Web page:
Mobile phones take over from landlines in UK

Mobile phones are increasingly being used for more than simply voice calls, and are replacing landlines in a growing number of households

People in the UK are relying more on their mobile phones than on their landlines, and are increasingly using mobiles for secondary features such as cameras, according to the latest Ofcom annual communications industry report.

The Ofcom Communications Market Report 2007, released today, reported that there were more than double the number of mobiles in use in the UK than landlines - with 69.7 million mobile phone connections by the end of 2006, compared to 33.6 million landline connections. The number of UK households now relying on just a mobile phone is 9 per cent, compared to 7 per cent of households with just a landline.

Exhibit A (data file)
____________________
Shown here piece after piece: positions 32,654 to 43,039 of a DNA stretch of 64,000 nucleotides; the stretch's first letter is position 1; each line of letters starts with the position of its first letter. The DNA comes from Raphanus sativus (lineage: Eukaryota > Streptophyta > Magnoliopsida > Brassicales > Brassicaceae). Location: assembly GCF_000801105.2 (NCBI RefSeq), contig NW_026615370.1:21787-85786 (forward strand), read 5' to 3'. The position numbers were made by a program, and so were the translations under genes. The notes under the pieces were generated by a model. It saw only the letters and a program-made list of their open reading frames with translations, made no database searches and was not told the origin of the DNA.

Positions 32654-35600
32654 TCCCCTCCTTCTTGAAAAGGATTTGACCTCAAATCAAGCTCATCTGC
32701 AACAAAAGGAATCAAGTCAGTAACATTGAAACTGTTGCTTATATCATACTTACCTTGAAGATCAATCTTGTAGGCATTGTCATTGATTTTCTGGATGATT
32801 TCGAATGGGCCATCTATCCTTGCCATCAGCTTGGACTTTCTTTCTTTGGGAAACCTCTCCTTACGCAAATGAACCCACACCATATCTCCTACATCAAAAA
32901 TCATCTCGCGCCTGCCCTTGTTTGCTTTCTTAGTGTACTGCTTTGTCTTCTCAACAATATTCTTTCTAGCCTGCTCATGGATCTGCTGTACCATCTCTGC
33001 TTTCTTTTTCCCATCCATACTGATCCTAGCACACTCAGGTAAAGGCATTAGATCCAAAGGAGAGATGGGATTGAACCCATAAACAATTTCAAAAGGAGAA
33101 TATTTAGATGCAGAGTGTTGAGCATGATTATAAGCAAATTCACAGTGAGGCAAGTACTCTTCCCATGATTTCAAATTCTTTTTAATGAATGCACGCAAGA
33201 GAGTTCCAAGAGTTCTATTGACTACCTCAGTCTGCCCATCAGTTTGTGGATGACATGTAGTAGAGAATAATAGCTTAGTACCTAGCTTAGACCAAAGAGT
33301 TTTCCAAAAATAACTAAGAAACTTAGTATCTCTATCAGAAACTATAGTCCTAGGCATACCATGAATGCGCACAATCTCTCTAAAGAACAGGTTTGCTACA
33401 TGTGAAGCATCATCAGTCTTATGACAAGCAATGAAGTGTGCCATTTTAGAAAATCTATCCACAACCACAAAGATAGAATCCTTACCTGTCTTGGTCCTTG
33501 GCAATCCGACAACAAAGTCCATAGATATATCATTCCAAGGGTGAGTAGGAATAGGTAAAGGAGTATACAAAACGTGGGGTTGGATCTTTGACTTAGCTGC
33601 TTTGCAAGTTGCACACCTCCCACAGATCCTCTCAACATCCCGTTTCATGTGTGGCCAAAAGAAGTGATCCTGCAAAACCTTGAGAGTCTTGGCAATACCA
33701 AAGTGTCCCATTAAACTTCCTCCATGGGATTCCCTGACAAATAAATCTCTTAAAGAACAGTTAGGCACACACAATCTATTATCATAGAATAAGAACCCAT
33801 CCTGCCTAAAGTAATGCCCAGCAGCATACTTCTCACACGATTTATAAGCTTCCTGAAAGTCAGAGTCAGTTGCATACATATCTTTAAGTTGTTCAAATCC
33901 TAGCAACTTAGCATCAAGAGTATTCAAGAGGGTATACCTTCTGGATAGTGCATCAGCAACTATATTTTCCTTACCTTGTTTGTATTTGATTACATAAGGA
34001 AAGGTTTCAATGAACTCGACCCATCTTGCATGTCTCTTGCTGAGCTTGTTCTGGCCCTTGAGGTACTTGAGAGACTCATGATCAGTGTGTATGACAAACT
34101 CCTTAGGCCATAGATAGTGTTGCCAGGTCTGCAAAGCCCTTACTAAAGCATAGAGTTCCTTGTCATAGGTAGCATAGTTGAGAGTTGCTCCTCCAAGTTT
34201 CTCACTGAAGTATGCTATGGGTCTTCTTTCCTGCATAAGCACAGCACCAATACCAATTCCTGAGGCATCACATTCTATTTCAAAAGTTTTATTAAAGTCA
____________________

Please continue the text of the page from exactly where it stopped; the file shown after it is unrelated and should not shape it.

The Ofcom report highlighted the growing trend towards using mobile phones instead of landlines, with mobile calls now accounting for over one third of total minutes (82 billion minutes out of the 234 billion minutes total).

Digital camera snapshot

Mobile phones are increasingly being used for functions other than voice calls, too. The Ofcom report reveals:

  • 42 per cent of mobile phone users regularly use their phone as a digital camera
  • 16 per cent of mobile users use their phone for internet access
  • 10 per cent of mobile users listen to FM radio on their mobiles
  • 21 per cent of mobile users use their mobiles to play games

The report also shows that the text phenomenon continues to grow, with a 20 per cent year-on-year increase in the number of text messages sent recorded in 2006. UK mobile users sent an average of 12 text messages a week.

3G explosion

The Ofcom report revealed a growing trend towards 3G phone take-up in the UK. Some 11.2 per cent of mobile phones (7.8 million) were connected to a 3G network by the end of 2006 - 70 per cent up on the previous year's total.

In addition to higher speed mobile internet access via 3G networks, Ofcom also noted that the number of public access Wi-Fi hotspots across the UK were increasing rapidly. In April 2007 their were 11,447 hotspots compared to 10,339 a year earlier.